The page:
Take for example if you were running a website that targeted on visitors from the Asia region. In this scenario, it would help if your web host had a data center in that region. The closer your web host is to your targeted traffic, the lower the latency will be for your visitors.
7. Limited Resources
All web hosting plans come with pre-defined amounts of resources which you can use. Some of the resources which will have an affect on the performance of your site include CPU time and amount of memory.
If your site is constantly using or exceeding the amount of resources allocated to it issues may arise. Having insufficient resources can lead to slowdowns or even account suspensions. Remember that with most plans, you are sharing resources with many other users. If either you or they are constantly maximizing resource usage the entire system may suffer from poor performance.
Testing Your Website Performance
Your Server Performance is Not Website Performance
It is important to realize that there is a distinct difference between server performance and website performance. Server performance is how quickly a server is able to respond to a request. Website performance is how much time it takes for a website or webpage to load.
Server Performance is a small part of website performance since it contributes to the overall load time. It is highly dependent upon the quality of the equipment and infrastructure that the web hosting company you choose has.
Website performance is made up of many other factors, many of which can be fine-tuned by you as the site administrator. Things that can be tweaked to improve your overall website performance include caching, script optimization, latency, compression, and more.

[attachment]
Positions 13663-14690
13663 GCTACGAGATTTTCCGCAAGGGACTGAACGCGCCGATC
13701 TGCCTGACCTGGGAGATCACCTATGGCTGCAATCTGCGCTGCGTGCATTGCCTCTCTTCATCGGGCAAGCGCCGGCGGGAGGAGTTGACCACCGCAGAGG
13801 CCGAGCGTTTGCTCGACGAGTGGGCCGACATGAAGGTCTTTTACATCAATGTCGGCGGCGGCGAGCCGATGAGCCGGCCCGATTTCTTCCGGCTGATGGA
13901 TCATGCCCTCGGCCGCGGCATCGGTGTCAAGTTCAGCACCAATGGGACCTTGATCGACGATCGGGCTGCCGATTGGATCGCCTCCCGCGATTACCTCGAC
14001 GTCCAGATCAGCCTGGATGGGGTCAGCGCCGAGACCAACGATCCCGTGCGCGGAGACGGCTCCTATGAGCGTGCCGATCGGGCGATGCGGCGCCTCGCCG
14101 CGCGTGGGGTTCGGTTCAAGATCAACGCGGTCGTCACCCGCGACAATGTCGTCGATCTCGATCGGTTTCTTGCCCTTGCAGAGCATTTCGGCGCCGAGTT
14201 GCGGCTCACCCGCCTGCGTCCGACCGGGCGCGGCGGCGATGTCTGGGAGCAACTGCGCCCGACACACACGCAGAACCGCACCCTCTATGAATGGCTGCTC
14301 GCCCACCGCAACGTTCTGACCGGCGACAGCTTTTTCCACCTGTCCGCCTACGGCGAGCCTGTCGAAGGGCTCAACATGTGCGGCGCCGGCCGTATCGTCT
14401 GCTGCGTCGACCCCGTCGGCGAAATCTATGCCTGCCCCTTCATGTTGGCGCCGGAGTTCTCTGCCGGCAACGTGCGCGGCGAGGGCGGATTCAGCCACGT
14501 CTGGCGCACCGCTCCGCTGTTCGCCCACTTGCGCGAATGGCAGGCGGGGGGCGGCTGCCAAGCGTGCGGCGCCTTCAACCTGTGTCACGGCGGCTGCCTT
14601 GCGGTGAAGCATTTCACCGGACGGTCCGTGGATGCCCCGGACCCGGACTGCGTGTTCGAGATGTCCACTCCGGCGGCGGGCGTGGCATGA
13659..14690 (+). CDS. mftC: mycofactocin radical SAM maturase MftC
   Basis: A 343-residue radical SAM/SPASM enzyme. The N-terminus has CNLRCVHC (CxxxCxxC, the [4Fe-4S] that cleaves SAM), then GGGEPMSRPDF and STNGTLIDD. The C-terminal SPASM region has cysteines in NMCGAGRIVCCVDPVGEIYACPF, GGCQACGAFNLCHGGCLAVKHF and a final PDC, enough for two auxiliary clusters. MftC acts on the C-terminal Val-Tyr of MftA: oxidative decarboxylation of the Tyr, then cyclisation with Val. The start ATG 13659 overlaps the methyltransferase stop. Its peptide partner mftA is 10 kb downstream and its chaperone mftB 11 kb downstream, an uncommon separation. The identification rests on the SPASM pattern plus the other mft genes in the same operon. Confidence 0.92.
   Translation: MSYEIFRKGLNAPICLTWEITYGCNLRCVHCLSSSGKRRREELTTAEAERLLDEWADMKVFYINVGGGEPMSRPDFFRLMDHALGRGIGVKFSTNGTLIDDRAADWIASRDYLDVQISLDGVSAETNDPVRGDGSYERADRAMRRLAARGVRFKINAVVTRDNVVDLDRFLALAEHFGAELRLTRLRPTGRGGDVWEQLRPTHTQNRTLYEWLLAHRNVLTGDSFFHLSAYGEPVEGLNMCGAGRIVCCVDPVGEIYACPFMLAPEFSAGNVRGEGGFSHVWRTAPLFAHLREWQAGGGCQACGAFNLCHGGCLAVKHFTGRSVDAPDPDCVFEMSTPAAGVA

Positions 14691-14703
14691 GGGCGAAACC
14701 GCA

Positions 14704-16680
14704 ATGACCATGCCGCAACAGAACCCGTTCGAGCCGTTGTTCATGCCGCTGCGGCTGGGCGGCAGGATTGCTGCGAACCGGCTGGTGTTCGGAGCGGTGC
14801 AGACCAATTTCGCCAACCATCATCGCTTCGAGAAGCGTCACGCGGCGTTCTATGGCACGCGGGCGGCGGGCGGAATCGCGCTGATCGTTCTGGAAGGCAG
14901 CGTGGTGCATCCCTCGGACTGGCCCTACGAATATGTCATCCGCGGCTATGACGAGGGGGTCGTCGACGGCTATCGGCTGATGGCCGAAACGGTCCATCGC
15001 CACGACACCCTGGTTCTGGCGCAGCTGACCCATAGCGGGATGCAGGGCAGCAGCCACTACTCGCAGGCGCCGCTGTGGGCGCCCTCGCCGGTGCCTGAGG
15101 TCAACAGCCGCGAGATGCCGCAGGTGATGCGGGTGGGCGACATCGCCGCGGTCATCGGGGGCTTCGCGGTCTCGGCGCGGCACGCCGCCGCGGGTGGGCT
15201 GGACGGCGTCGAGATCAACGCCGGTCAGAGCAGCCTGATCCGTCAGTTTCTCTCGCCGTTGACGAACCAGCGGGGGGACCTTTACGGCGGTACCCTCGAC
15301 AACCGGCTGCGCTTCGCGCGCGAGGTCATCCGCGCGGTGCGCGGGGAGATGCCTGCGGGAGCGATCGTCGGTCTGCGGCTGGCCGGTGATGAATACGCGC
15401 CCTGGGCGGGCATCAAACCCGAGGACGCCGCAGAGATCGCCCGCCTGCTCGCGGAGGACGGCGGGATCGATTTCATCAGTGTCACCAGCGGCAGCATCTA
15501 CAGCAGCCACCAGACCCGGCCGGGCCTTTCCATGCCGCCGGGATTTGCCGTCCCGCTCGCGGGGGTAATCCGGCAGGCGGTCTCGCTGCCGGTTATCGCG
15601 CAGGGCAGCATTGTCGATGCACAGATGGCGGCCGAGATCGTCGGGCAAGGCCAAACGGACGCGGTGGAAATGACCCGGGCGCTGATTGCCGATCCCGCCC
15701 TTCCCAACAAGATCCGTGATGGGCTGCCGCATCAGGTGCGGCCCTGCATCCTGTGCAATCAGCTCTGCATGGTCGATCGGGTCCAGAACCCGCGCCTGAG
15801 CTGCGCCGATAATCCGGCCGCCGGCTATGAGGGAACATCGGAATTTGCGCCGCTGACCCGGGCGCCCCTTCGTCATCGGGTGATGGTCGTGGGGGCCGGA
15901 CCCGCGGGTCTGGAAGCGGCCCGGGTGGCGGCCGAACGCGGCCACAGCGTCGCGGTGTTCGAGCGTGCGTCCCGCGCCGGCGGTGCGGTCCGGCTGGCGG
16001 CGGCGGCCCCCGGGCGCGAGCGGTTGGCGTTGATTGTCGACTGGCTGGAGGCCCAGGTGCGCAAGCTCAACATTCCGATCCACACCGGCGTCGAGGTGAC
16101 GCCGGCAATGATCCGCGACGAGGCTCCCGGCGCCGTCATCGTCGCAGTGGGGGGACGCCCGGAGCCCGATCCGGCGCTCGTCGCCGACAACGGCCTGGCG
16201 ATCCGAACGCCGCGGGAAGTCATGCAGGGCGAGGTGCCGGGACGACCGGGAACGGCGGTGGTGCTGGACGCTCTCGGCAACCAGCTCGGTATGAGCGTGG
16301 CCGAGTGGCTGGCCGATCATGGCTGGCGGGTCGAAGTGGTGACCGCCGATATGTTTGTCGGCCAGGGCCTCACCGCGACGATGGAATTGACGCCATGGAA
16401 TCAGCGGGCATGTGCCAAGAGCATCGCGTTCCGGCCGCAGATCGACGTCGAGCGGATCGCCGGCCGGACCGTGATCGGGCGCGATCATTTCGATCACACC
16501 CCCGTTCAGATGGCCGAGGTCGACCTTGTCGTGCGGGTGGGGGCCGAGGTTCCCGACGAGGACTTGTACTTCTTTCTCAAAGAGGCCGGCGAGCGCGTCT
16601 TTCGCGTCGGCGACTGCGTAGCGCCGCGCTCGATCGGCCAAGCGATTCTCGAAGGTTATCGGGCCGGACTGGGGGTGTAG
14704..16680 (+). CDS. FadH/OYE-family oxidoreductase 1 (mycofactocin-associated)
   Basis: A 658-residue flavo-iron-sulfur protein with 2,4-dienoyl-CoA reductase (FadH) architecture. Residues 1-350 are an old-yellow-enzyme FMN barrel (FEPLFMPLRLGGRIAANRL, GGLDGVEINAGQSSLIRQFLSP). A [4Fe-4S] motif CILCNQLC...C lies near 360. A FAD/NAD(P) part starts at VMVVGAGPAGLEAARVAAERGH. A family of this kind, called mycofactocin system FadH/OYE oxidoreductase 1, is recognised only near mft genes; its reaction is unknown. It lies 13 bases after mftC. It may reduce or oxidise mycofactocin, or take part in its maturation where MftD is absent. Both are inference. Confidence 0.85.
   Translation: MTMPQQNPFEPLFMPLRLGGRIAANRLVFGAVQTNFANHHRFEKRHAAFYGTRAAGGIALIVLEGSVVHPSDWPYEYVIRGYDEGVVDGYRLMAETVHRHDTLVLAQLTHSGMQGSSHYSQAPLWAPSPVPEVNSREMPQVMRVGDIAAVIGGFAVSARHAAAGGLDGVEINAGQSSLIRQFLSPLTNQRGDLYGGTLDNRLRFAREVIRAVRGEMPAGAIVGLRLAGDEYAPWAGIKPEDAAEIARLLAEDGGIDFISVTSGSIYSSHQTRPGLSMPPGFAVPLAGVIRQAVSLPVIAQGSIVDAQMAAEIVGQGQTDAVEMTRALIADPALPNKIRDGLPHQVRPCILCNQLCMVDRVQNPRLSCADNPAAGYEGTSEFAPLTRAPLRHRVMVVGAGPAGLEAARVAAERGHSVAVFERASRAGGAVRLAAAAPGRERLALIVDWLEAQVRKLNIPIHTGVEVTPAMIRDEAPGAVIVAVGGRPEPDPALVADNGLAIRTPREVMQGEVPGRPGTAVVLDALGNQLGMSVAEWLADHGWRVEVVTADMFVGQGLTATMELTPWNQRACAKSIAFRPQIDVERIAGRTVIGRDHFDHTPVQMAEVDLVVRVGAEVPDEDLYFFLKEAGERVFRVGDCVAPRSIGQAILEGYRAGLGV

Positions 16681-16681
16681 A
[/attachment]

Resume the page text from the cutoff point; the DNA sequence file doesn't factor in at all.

Tools to Test Your Website Speed Performance
Now that you know what some of the key areas that affect your website performance, let’s consider how you can monitor the various aspects of things. There are a ton of free tools available which you can use to gauge how well your website is performing.
WebPage Test – This service helps your micro-analyze the performance of your website from specific geographic locations. All you need to do is to type in your website address and select which server you wish to conduct the test.
BitCatcha – For those who might be focusing on just server response time, you can try the BitCatcha Server Speed Checker. This convenient tool lets you test your site’s response from various locations strategically located around the globe – all at once.
GTmetrix – Another popular tool that helps you test page speed is GTmetrix. This not only helps you analyze your performance details but provides some highlights as to what areas can be improved as well. Think of it as something like Webpage Test with suggestions.
For a complete list, check out our List of Website Speed Test Tools.
Next: How to Improve Your Website Performance?
Web performance is something that is vital to the survival of all websites. Slow sites frustrate users and may also be an indication that something is wrong, such as over usage of resources or incorrect configurations.
Rather than wait for problems to occur, testing your site and making sure that it is working correctly and within specifications is always a good idea. Here are 10 ways you can improve your website performance.